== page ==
1. Anglepoise & Paul Smith Type 75 Mini Desk Lamp:
The Anglepoise & Paul Smith type 75 mini desk lamp’s design has a very familiar design. It’s a design that has lasted for ages. This lamp has been manufactured in collaboration with Sir Paul Smith, meaning it comes in several colors. It is an accessory that is both functional and aesthetically pleasing.
This product is home to Anglepoise constant tension spring technology and it offers all the expected functionalities of a lamp in a compact and colorful form. As at the time this article was written, the price of the Anglepoise & Paul Smith Type 75 Mini Desk Lamp was around £209.
2. Groov-e Apollo:
This LED lamp is a good option for those who work with small desks. It comes with a built-in wireless charger and Bluetooth speaker and users get three light modes and touch control. It is USB powered and available in white or black color, plus its soft glow will not affect your eyes negatively after extended use. As at the time this article was written, the price of the Groov-e Apollo was around £29.99.
3. Geo 200 Lamp:
Still on the best desk lamps for creatives right now, not everyone will appreciate the sleek metal desk lamps like the Anglepoise kind, as some of us prefer provisions with softer lighting. The Geo 200 Lamp is a modern brand with a cool design and there are about seventeen colors and sixteen cables to select from. This lamp offers incredible lighting that will suit your office environment and it was made using quality plywood. As at the time this article was written, the price of the Geo 200 Lamp was around £134.
4. Geo Filament Lamp:
The Geo Filament lamp is a minimalistic wooden lamp you can customize to match the theme of your home office interior.
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Its geometric design comes with a filament bulb and users can select from seventeen colors and sixteen cables to add their personal touch. The sea blue with orange color combination stands out but you can get creative with several combinations available. As at the time this article was written, the price of the Geo Filament Lamp was around £114.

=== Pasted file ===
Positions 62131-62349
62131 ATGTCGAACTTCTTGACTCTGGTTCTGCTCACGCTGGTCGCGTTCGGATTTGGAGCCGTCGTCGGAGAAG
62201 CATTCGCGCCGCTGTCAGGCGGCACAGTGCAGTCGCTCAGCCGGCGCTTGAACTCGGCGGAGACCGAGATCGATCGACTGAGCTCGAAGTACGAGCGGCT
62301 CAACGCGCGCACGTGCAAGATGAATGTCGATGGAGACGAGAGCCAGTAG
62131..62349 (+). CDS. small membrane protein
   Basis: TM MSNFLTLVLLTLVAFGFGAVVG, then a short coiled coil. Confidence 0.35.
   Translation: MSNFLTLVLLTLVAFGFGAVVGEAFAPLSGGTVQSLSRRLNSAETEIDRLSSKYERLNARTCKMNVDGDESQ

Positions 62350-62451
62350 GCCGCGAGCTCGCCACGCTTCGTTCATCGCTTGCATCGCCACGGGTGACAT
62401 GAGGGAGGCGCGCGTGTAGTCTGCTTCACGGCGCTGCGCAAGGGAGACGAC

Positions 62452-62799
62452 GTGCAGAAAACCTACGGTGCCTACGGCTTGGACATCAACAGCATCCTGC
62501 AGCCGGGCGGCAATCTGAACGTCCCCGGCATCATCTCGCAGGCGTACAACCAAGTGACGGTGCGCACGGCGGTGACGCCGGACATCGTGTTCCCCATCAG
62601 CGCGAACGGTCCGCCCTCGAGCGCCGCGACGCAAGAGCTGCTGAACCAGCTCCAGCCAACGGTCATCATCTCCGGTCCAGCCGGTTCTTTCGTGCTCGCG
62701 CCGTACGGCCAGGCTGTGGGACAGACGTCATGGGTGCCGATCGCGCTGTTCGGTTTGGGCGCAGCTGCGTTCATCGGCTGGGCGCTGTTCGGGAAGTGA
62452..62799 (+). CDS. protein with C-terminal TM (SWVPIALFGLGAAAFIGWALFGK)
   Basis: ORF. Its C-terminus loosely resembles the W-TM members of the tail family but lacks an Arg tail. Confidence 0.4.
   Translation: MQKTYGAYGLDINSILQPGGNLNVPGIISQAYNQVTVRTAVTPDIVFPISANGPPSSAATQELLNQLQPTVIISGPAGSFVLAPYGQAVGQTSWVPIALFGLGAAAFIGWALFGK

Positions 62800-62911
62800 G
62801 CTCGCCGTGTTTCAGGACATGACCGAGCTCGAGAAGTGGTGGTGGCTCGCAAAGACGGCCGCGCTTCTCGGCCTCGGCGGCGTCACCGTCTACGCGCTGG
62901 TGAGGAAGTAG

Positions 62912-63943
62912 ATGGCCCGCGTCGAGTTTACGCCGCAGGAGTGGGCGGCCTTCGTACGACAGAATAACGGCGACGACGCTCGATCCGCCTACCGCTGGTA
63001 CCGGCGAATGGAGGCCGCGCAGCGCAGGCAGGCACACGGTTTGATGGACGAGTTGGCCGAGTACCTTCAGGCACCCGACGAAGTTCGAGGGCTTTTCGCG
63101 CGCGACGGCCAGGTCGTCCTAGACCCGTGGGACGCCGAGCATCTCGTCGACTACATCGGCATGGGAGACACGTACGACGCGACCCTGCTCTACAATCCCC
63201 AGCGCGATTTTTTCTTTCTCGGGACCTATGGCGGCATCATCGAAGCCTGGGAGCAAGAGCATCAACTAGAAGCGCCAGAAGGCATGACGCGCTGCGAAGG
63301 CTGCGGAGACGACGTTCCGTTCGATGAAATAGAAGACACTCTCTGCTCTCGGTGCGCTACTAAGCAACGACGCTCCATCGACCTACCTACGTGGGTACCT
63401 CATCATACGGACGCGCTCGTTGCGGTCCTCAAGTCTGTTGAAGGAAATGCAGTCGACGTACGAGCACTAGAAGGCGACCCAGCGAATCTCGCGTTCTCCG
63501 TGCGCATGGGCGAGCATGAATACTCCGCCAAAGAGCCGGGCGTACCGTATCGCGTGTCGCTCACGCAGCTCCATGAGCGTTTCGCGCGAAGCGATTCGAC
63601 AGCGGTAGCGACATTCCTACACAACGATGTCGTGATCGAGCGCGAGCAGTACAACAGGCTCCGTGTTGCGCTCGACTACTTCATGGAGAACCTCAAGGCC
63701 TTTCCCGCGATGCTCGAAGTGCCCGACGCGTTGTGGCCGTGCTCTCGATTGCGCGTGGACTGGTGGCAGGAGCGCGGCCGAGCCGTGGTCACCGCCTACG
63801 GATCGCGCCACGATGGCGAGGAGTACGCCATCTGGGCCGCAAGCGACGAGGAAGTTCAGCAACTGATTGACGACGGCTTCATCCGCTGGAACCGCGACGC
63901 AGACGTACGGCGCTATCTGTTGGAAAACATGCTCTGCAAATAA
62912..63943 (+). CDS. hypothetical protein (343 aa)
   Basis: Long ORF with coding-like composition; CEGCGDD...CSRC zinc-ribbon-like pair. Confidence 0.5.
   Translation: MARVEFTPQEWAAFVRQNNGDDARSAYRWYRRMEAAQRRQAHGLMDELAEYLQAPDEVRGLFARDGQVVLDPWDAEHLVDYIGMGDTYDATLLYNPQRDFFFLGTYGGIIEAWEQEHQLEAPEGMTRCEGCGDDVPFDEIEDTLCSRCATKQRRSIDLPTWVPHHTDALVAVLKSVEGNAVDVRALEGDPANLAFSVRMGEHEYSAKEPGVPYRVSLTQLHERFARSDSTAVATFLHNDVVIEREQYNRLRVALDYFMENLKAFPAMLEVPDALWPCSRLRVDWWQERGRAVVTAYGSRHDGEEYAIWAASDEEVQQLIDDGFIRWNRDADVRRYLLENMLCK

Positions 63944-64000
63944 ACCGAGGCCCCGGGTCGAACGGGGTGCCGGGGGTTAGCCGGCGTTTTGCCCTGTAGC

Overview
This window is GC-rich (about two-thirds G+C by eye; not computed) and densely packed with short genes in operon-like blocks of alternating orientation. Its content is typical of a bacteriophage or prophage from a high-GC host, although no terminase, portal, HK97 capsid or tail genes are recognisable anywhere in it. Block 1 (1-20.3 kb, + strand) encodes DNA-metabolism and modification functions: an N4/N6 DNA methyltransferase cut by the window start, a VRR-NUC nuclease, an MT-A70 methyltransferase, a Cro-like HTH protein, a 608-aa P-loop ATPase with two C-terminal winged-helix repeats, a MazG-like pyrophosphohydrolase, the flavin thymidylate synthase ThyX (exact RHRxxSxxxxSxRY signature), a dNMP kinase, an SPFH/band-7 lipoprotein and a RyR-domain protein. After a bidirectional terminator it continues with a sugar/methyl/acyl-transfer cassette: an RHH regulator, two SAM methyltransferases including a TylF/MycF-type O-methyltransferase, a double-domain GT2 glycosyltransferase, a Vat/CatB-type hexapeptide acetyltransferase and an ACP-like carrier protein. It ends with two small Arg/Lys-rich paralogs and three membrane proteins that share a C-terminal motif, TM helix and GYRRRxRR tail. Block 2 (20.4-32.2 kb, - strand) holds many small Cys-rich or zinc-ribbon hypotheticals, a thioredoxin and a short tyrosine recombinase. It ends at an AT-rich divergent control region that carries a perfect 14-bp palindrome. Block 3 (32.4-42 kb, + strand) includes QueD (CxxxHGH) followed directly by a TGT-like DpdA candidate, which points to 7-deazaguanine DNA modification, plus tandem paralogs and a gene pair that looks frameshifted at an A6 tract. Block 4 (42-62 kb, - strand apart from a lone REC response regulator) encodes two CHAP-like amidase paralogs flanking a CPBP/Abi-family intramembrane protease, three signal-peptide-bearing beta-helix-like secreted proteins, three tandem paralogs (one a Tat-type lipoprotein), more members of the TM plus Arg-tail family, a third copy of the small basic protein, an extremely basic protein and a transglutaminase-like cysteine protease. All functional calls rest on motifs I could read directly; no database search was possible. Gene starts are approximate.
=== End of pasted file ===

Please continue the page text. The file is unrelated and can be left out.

5. Key Light Air:
If you ever need lighting to work harder, this is the option to go for. It has a flat profile, small footprint, and integrated cable management system that ensures your setup is tidy at all times. The Control Center application offers maximum flexibility too. Just connect your Mac, Windows PC, iPhone, or Android device to adjust brightness and color temperature from anywhere in your studio, and you are guaranteed immediate on-screen feedback. It is fully adjustable and freestanding. As at the time this article was written, the price of the Key Light Air was around £109.99.
Having read through this list of 5 best desk lamps for creatives, if you have any personal favorites we haven’t mentioned above, kindly let us know in the comment section below. We would love to hear from you.
More Information On Lamps:
An Electric lamp is a device that produces visible light from electric power. It is the most common form of artificial lighting and is essential to modern society, providing interior lighting for buildings and exterior light for evening and nighttime activities. In technical usage, a replaceable component that produces light from electricity is called a lamp.
Lamps are commonly called light bulbs; for example, the incandescent light bulb. Lamps usually have a base made of ceramic, metal, glass, or plastic, which secures the lamp in the socket of a light fixture. The electrical connection to the socket may be made with a screw-thread base, two metal pins, two metal caps, or a bayonet cap.
The three main categories of electric lights are incandescent lamps, which produce light by a filament heated white-hot by electric current, gas-discharge lamps, which produce light by means of an electric arc through a gas, such as fluorescent lamps, and LED lamps, which produce light by a flow of electrons across a bandgap in a semiconductor.
Before electric lighting became common in the early 20th century, people used candles, gas lights, oil lamps, and fires. English chemist Humphry Davy developed the first incandescent light in 1802, followed by the first practical electric arc light in 1806. By the 1870s, Davy’s arc lamp had been successfully commercialized and was used to light many public spaces. Efforts by Joseph Swan and Thomas Edison led to commercial incandescent light bulbs becoming widely available in the 1880s, and by the early twentieth century, these had completely replaced arc lamps.